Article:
Too big

Too big

To the Editor:

In response to OpEd [Op-Ed : Meeting the needs of our Vineyard Haven customers, November 14], everyone welcomes Stop & Shop New England’s efforts and interaction with the Island and Vineyard Haven. We all welcome the idea of a new, cleaner, larger store. Thank you and Stop & Shop New England for the donations, the jobs, the offer of a cleaner store, wider aisles and all the glowing attributes you listed.

Let’s be frank though, even if or when the demolishing of the existing stores and the expansion into just 50 percent of the company’s recent land purchases with the proposed retail grocery store takes place, there would still be more full-time jobs, part-time jobs, wider aisles, a cleaner store, and better stocked shelves. I don’t believe that if the store was fractionally larger that your community donations and services would dissipate.

What I and others are objecting to is the monolithic size without care to its immediate neighbors and surroundings. The impression, from the very beginning of this process of Stop & Shop New England, is the one of monopolizing the municipal parking lot, and the donkey-like resistance to scaling back and down significantly so the building fits within the parameters of a village setting; he blind eye toward the environmental impact that the Stop & Shop inadvertently will impose; and the ultimate noise from the cooler motors, trucks, etc. Let’s bring to the forefront the increase in the traffic nightmare we all will endure during peak season and even in the off season when the ferry arrives or departs.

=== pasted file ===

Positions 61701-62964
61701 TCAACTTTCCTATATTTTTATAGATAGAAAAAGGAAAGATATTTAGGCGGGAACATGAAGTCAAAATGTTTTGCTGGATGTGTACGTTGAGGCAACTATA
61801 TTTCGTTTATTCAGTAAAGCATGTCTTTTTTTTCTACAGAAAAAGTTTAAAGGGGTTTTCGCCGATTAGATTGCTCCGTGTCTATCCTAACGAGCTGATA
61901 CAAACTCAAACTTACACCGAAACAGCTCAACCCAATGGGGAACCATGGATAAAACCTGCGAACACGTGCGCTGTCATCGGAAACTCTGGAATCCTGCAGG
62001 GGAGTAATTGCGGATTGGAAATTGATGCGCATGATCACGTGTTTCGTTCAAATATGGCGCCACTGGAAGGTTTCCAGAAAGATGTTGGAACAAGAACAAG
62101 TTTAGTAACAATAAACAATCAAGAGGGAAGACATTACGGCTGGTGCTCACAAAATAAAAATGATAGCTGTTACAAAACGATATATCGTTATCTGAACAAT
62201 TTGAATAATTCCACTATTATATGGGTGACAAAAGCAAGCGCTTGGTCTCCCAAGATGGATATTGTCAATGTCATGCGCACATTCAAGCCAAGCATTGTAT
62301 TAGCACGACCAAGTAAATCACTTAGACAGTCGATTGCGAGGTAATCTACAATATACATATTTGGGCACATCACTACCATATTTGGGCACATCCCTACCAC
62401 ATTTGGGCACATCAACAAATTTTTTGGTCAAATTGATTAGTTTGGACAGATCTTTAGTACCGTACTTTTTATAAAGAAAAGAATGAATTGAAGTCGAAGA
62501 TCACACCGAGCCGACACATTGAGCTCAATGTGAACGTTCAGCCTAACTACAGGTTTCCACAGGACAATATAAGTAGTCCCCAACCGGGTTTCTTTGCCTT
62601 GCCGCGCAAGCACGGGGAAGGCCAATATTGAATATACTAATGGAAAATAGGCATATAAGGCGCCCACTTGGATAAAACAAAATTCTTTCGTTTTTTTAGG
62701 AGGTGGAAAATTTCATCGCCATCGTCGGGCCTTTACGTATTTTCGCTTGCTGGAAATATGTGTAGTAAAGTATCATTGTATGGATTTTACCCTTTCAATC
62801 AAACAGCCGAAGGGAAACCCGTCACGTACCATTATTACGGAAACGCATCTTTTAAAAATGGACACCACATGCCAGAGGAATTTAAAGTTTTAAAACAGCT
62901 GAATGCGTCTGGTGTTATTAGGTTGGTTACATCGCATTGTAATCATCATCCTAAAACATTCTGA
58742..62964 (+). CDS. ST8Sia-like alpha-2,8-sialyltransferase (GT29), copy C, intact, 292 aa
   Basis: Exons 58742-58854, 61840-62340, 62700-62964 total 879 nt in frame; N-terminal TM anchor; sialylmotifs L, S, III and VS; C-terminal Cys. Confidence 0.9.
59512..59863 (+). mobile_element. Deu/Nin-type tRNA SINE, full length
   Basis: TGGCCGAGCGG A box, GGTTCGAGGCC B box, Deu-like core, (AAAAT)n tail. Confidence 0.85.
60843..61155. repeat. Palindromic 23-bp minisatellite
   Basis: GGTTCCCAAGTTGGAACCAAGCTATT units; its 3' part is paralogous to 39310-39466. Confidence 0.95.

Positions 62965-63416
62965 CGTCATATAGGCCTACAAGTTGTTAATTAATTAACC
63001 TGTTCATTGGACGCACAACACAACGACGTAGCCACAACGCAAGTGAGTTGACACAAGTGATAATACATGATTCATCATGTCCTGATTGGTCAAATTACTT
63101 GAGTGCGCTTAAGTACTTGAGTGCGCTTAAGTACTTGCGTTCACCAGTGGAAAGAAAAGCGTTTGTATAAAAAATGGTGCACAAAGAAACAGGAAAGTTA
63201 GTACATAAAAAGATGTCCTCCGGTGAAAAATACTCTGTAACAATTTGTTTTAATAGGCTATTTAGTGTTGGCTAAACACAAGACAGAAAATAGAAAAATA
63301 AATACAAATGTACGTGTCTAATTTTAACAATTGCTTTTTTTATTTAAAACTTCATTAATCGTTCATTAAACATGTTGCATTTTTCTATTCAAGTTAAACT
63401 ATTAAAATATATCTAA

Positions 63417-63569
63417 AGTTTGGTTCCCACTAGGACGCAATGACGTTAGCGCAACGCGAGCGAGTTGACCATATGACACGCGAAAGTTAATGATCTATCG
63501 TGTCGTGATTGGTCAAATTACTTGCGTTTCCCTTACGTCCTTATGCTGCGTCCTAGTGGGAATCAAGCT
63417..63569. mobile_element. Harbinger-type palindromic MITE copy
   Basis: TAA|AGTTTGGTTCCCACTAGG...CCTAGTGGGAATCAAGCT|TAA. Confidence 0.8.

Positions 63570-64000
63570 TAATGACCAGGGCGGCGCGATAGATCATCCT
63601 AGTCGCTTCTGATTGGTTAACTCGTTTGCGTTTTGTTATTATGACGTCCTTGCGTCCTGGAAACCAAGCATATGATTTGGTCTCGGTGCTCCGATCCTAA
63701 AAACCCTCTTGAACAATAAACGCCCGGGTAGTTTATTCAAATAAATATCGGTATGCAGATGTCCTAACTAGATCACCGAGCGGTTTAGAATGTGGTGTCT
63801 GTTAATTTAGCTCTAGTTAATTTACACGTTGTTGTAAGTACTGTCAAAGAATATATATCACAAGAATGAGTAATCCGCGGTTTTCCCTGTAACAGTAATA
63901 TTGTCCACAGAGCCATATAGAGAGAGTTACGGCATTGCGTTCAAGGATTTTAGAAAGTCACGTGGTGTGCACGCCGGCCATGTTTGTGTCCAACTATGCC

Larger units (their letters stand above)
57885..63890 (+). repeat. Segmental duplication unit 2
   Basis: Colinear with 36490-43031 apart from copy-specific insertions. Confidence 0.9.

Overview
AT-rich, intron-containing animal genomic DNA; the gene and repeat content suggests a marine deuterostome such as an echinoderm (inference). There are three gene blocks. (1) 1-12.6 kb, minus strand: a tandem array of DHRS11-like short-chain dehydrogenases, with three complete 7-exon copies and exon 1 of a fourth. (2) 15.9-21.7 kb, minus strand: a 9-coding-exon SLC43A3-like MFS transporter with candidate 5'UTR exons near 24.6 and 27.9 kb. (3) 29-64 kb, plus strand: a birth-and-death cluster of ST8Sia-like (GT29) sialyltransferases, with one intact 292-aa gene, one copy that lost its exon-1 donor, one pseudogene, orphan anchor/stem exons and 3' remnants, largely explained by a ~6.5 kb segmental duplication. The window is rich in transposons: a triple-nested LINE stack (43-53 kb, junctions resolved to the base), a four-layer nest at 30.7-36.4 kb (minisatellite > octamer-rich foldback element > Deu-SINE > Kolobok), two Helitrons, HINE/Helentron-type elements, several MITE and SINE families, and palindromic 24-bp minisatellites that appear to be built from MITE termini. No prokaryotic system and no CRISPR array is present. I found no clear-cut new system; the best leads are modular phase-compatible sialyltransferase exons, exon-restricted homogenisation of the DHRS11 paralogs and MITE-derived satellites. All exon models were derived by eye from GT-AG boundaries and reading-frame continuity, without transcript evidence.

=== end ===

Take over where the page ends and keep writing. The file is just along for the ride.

If Stop & Shop reviews the traffic flow plans of Vineyard Haven, it will realize that Water Street is the only exit out of an area that is inundated hourly 6 am–10 pm from four major sources (three streets and a ferry) all year-round, that our municipal parking lot is packed, and that traffic is a nightmare within a one quarter to one half mile radius. Read the data not the bottom line, and Stop & Shop will realize that the size of the proposed expansion will deteriorate the quality of Vineyard Haven’s Main Street and lanes surrounding the municipal parking lot and will have a major impact on the town vehicle and pedestrian traffic. This area is too confined to absorb anymore.

Vineyard Haven is a town of 2,500 people. The Island has a nine-month residency of 17,500. Take into consideration the horrendous traffic nightmare that this town will have added to an already bad situation. There is such shortsightedness on everyone involved to how much money will have to be spent over the next decades just to deal with the Five Corners intersection and other intersections within a quarter mile radius, with policemen out directing traffic 12 hours a day. Imagine salary, overtime, and pensions. We don’t want to set up stop lights at Five Corners and other intersections within a quarter mile radius. MV is not mainland United States. No one takes the ferry from off-Island to go grocery shopping here then turns around and goes back to the mainland. This hyper store was proposed with an off-Island mentality for a population of one hundred thousand year-rounders. It is too big.

We love our town and our Island. We applaud Stop & Shop for trying to come in and make something better, but because we are confined physically by water, we ask that Stop & Shop think of us living in one of those villages and towns in the Netherlands and around Europe where Ahold have appropriately scaled stores, how they serve the villagers and the surrounding villages. Corporate needs to think outside the box and introduce a new/old idea to an American Island village.

Dana Hodsdon

Vineyard Haven